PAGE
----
Title: Autumn

Author: Jayne Leitch

Fandom: Smallville

Rating: G for gen.

Spoilers: Through 'Vessel'.

Disclaimer: AlMiles and DC own these vaguely disturbing toys.

Summary: One perfect, golden summer.

They went for ice cream the day she was released from the hospital.  Clark bought her a cone stacked high with chocolate and strawberry; she ate it quickly, trying to keep the generous scoops from melting all over her hands.  In the bright warmth of the day, with Clark beside her--devouring his own cone like an enthusiastic five year old--even the ice cream headache made her smile.

She stopped having nightmares--Genevieve, Isabelle, fire and vertigo and the sleek menace of that ship--when she began keeping a meteor fragment under her pillow.

They lay together in her bed after making love for the first time, sated and drowsy, the night breeze from the wide-open windows sweet and gentle on their skin.  Clark fell asleep first; she watched him for a long time before closing her own eyes and drifting off.

She searched out reports on the meteor strike from papers, magazines, radio transcripts, news clips, official websites, personal blogs, everything, everywhere.

They picnicked on an old flannel blanket spread under a tree.  The blanket tickled her bare arms--a herd of cows stared, stolidly bucolic, from the other side of a nearby fence--and, drunk on afternoon sunshine, she laughed.

She spent entire days in the library, scrolling through microfiche and flipping through science and astronomy journals, researching the meteors that killed her parents.

They sprawled on towels beside Crater Lake, chatting with Chloe and Lois until the sun threatened to roast them dry.  The water was shockingly cold at first, but Clark wrapped her up in his arms and held her close, floating while they got used to it; then, with a mischievous grin, she slipped away, and they splashed and teased and dunked each other until they were both breathless.

She went to Lander's Field, stood where the impact crater should have been, and tried not to be sick.

They climbed the windmill in Chandler's Field to watch the Perseids.  At the first streak of light across the sky--too bright, too clear, were they always that close?--she felt suddenly, horribly afraid, and had to look away.  All at once she realized how exposed she was, trapped up high on the rickety old platform of the windmill, and her hands began to shake.  And then Clark's fingers laced with hers, and when she turned to look at him he wasn't watching the stars at all.  He was smiling, the way he always did now they were together; on the ground that smile made her feel loved and safe, but in that moment it took far too much effort to return it.  But she did.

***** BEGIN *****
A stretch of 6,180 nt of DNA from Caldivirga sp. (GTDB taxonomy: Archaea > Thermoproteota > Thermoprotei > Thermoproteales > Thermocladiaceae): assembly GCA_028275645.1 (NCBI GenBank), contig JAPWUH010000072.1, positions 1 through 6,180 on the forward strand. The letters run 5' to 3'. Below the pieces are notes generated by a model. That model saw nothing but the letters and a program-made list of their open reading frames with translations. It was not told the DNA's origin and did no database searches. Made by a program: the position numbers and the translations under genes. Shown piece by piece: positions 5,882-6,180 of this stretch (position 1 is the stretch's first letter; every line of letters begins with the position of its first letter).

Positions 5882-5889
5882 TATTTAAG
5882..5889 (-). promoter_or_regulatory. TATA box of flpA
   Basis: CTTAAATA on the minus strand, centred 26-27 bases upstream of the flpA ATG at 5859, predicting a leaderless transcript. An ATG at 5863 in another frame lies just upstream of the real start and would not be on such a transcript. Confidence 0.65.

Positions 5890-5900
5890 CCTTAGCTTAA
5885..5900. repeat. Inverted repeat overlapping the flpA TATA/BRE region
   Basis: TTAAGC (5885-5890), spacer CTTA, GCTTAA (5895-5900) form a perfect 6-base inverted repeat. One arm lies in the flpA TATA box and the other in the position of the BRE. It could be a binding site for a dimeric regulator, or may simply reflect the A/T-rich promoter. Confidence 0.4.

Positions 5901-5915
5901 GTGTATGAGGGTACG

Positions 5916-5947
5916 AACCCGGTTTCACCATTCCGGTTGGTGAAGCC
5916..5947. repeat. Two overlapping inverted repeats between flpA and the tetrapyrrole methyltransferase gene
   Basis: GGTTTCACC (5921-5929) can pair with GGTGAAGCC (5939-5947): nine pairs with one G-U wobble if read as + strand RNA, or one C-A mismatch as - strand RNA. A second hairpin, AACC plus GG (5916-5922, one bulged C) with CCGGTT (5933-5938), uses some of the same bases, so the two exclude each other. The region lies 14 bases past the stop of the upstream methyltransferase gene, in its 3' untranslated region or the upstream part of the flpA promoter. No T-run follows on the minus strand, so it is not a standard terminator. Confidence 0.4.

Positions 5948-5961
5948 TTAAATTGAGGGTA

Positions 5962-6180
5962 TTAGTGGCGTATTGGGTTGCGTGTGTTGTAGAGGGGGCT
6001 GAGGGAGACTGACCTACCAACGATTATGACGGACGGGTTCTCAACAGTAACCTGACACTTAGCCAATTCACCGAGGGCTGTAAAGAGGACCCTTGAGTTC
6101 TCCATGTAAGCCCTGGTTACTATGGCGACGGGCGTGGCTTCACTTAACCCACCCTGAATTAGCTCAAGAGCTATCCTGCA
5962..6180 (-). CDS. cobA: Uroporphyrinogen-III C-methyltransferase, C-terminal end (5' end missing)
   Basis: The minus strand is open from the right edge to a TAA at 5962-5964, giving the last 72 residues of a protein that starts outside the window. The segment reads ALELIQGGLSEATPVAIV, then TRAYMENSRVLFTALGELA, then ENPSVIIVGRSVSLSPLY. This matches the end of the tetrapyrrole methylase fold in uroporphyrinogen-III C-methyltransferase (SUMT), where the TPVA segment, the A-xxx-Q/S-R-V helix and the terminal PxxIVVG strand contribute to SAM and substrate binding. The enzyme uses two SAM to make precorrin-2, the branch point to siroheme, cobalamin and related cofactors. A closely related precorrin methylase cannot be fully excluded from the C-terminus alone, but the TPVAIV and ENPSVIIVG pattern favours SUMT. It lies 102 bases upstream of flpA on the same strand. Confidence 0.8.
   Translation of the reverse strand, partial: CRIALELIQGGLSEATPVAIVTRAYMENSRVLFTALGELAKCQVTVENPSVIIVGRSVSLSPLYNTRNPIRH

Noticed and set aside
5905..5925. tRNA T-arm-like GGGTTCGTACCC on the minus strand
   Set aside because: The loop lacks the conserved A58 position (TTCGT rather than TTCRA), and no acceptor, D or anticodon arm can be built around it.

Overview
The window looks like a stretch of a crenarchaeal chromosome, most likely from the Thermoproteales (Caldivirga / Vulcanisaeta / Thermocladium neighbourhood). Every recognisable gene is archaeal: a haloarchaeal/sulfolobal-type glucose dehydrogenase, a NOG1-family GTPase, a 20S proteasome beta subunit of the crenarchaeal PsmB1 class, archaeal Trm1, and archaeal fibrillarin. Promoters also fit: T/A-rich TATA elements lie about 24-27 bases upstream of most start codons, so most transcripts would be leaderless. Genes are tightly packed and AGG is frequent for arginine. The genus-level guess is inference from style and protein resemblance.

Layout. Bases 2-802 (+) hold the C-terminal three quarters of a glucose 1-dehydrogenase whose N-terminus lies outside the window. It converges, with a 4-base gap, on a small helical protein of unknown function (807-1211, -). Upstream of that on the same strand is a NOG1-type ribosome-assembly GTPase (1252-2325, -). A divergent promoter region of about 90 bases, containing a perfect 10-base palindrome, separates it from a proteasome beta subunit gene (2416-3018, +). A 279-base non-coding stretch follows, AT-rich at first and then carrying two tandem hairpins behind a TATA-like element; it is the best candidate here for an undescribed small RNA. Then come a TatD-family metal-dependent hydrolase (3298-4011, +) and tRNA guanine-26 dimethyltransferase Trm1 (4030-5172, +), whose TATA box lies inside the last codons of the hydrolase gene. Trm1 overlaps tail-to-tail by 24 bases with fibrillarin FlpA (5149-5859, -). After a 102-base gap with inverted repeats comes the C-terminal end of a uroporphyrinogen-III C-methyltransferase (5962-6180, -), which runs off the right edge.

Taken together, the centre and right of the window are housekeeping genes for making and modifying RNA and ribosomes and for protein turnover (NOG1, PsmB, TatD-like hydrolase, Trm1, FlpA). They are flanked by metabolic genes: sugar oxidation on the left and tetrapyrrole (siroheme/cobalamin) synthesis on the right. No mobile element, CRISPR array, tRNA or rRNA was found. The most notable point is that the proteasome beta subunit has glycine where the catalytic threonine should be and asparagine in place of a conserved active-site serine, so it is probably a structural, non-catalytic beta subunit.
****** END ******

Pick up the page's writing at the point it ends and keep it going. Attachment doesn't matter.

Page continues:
When she finally learns the truth, she doesn't recoil; it's not a shock.  There are no theatrics, no guns, no black powder-bursts on his palm.  No tests of trust.  He is still Clark Kent, and if Lana feels anything, it's resignation.


She visited her parents one evening near the end of summer, when the weather was just starting to turn and dusk lent the air a crisp edge.  "I know it's been a while since the last time I was here," she said, her fingers cooling where they rested on the headstone.  "I'm sorry.  I've missed you.  But so much has happened, and I've been so caught up...Clark and I are finally together.  And it's--he's--"  She ducked her head, smiling.  Blushing a little at saying this to her parents.  "He loves me.  I know it, and I feel it, and it's exactly what I've always wanted.  And now that I have it..."  A loon's coo echoed through the quiet evening.  Lana's smile faded.  "College starts soon.  I know that won't change anything, but..."  She shook her head, slow and rueful.  "I've spent so many years wanting to get out of Smallville, but now all I want is more time here, with Clark, the way we've been all summer.  The way we should've been, all along."

Sighing, she turned and sat down; with her back against the headstone, its chill seeped through her thin jacket and into her skin.  She remembered that when she was little, she'd thought that chill was her parents' touch, letting her know they were there with her.  Letting her know she wasn't alone.  "I know so much now, and I can't ignore any of it.  After everything that's happened this year--"  She shook her head again, this time with more vehemence--then, deliberately, she took a deep breath and tried to relax against the polished marble.  "I know now, for sure, that these months with Clark have been the best of my life," she whispered, her eyes shining.  "One perfect, golden summer.

"I wish it didn't have to end."


The End.